Tuesday, September 6, 2016

Stop & Smell the Roses-Mindfulness in Wellness Classes

Stop and Smell the Roses

The wellness department will be incorporating more mindfulness into our curriculum this year. Two years ago, the Wellness department was generously awarded a WPSF grant to have Helen Rainoff from Getting Centered Meditation come in to teach us how to incorporate meditation and mindfulness into our classrooms. Since then, Coach A has added a 3-class unit on meditation and mindfulness to her 8th grade in the classroom curriculum.  In the yoga unit that I teach to 8th graders in the gym, we end class with savasana. Savasana, also known as corpse pose, has been called the most difficult of all the yoga poses. Many students struggle with just lying on the floor. Relaxation is hard because we can’t force ourselves to do it. Fortunately with practice, mindfulness, like a muscle, can be strengthened and can eventually become second nature.

What is Mindfulness?
Mindfulness is a form of meditation that teaches one to pay attention in a particular way, with intent. It involves training our awareness to be in the present moment, focused, and undistracted. Mindfulness doesn’t involve avoidance of feelings and emotions, or in clearing the mind. It allows us to calm and focus the mind and increases our ability to redirect and refocus or attention when we become distracted.

Why do we want to practice mindfulness? What are the benefits?
Learning mindfulness can improve the emotional, social, mental, and physical wellbeing and health
of those who take part. Mindfulness has been shown to:
·      Decrease stress and anxiety
·      Decrease reactivity and bad behavior
·      Improve sleep and self-esteem
·      Increase calmness and relaxation
·      Increases the ability to regulate emotions and behavior
·      Improves self-awareness and empathy

Mindfulness can improve the development of cognitive and performance skills and executive function. Executive function is a set of mental processes that helps connect past experience with present action. People use it to perform activities such as planning, organizing, strategizing, paying attention to and remembering details, and managing time and space. It helps students pay attention better, be more focused, think in more innovative ways, use existing knowledge more effectively, improve working memory, and enhance planning, problem solving, and reasoning skills.

According to “Evidence for the Impact of Mindfulness on Children and Young People” by Katherine Wearer of the Mindfulness In School Project:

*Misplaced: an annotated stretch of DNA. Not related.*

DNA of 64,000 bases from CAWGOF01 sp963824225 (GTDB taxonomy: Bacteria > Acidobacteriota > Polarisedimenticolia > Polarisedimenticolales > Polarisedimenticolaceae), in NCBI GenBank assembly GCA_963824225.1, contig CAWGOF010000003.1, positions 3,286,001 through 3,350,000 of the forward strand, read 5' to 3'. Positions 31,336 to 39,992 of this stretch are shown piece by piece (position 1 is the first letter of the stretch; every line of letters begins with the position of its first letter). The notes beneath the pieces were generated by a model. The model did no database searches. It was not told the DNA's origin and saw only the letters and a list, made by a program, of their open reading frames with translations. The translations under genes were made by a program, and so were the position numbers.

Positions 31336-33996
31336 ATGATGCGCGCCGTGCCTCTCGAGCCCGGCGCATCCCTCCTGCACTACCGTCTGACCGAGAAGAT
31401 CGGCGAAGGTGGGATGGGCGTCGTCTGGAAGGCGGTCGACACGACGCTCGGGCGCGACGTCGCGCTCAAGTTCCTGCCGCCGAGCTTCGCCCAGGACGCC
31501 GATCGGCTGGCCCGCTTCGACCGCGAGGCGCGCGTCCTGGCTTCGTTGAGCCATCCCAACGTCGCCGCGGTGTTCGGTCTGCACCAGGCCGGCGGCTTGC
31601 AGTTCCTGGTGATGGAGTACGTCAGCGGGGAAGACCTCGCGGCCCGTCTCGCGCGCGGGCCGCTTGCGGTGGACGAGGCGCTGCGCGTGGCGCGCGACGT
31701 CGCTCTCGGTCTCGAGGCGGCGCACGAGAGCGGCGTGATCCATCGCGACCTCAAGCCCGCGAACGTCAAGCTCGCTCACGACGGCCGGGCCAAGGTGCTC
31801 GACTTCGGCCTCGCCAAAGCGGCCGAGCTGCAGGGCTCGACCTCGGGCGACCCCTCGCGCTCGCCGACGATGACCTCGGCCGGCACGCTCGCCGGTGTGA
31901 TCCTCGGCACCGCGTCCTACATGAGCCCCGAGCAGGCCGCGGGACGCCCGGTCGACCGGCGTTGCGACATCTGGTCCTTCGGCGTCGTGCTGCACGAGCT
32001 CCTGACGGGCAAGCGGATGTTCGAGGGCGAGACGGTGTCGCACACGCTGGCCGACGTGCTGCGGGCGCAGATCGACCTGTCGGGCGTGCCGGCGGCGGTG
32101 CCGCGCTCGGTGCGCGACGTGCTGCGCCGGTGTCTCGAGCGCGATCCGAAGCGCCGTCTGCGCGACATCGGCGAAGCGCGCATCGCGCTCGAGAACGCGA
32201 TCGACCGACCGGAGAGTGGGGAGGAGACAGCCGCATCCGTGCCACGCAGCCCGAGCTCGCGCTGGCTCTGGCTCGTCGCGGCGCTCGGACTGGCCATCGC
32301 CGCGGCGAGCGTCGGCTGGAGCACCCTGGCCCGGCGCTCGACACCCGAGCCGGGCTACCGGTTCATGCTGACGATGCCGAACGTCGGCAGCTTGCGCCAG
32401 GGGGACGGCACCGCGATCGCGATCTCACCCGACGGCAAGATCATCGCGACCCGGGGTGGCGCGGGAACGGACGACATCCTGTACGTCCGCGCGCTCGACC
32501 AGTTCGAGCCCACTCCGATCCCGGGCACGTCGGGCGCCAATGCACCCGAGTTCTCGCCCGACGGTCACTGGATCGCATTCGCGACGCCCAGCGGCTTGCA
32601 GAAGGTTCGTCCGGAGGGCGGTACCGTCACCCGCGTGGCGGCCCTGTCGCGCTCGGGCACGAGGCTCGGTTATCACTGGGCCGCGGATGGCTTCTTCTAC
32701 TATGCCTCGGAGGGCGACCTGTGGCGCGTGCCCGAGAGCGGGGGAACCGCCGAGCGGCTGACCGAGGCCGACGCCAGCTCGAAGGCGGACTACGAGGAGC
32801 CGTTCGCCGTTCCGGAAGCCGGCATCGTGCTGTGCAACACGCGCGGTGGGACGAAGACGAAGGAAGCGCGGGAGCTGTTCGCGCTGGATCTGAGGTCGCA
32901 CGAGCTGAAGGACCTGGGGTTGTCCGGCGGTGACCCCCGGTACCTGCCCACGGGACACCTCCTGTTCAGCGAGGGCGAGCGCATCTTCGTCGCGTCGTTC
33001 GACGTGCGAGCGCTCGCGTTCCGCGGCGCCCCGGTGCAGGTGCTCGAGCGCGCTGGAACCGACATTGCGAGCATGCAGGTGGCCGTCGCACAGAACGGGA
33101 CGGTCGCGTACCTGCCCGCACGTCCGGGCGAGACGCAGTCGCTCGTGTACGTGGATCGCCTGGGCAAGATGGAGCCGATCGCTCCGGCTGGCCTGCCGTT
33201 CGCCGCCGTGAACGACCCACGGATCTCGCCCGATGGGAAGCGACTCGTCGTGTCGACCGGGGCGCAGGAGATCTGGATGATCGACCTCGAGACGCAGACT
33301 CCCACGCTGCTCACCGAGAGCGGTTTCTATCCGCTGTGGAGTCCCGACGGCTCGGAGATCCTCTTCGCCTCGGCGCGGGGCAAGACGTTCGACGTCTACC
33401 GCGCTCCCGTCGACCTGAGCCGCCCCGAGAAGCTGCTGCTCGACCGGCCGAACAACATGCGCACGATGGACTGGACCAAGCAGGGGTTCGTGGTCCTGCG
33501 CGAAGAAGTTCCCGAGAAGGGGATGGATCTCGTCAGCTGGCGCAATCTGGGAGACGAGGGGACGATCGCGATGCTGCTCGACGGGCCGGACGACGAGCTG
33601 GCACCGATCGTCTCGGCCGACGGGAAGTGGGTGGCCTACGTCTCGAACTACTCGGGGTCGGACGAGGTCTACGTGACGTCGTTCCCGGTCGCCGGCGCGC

“Well conducted mindfulness interventions have been shown to be capable of addressing the problems of the young people who take part, and improve their wellbeing, reduce worries, anxiety, distress, reactivity and bad behavior, improves sleep, self-esteem, and brings about greater calmness, relaxation, and self-regulation and awareness. Adolescents who are mindful, either through temperament or training, then to experience greater well being; and mindfulness correlates positively with positive emotion, popularity and friendship-extensiveness, and negatively with negative emotion and anxiety (Miners, 2008).”

As a Wellness department, the benefits of mindfulness beautifully hit all 7 dimensions of Wellness, which is the cornerstone of our curriculum.

How to practice Mindfulness:
You don’t have to just sit still and watch your breath. You can strengthen your “mindful muscle” in a variety of ways. Here are some examples:

At mealtime: before eating, take 10-15 seconds to stop and notice your breath, the food, the smells and the taste of the food.
In bed: when you wake up, or at bedtime, in bed or out, lying down or sitting up, close your eyes and focus on your breath as you inhale and exhale; practice gratitude.
In the shower/bath: focus your mind on the feeling of the water on your skin, the smell of the soap or shampoo, or the sound of the water coming out of the faucet.
Before tests, performances, sports, etc.-take a few moments to focus your attention on your breath and the present moment. Deepen and slow down your breathing and say in your head “I’ve got this. I am prepared” I will succeed” or some other positive thought.
While waiting: having to wait for any length of time is a source of frustration for many. Use this time to focus on deepening your breath, the ways your lungs move in and out with each breath. Bring your focus to the way your muscles feel when you deepen your breath.
Pick a prompt: choose a cue to remind you to shift your focus into a mindful state. Set an alert on your phone/computer/tablet to go off every day at a certain time to remind you to pause, breath, and be present. You could use a beverage like coffee or tea to remind you to switch into mindful mode. Herbal decaffeinated tea is a great way to wind-down before bed.

I hope that this information on mindfulness was helpful and that you are open to trying some of the techniques in class and at home. As always, if you have any questions do not hesitate to ask.

Yours in Health,

Sources/ Further Reading:

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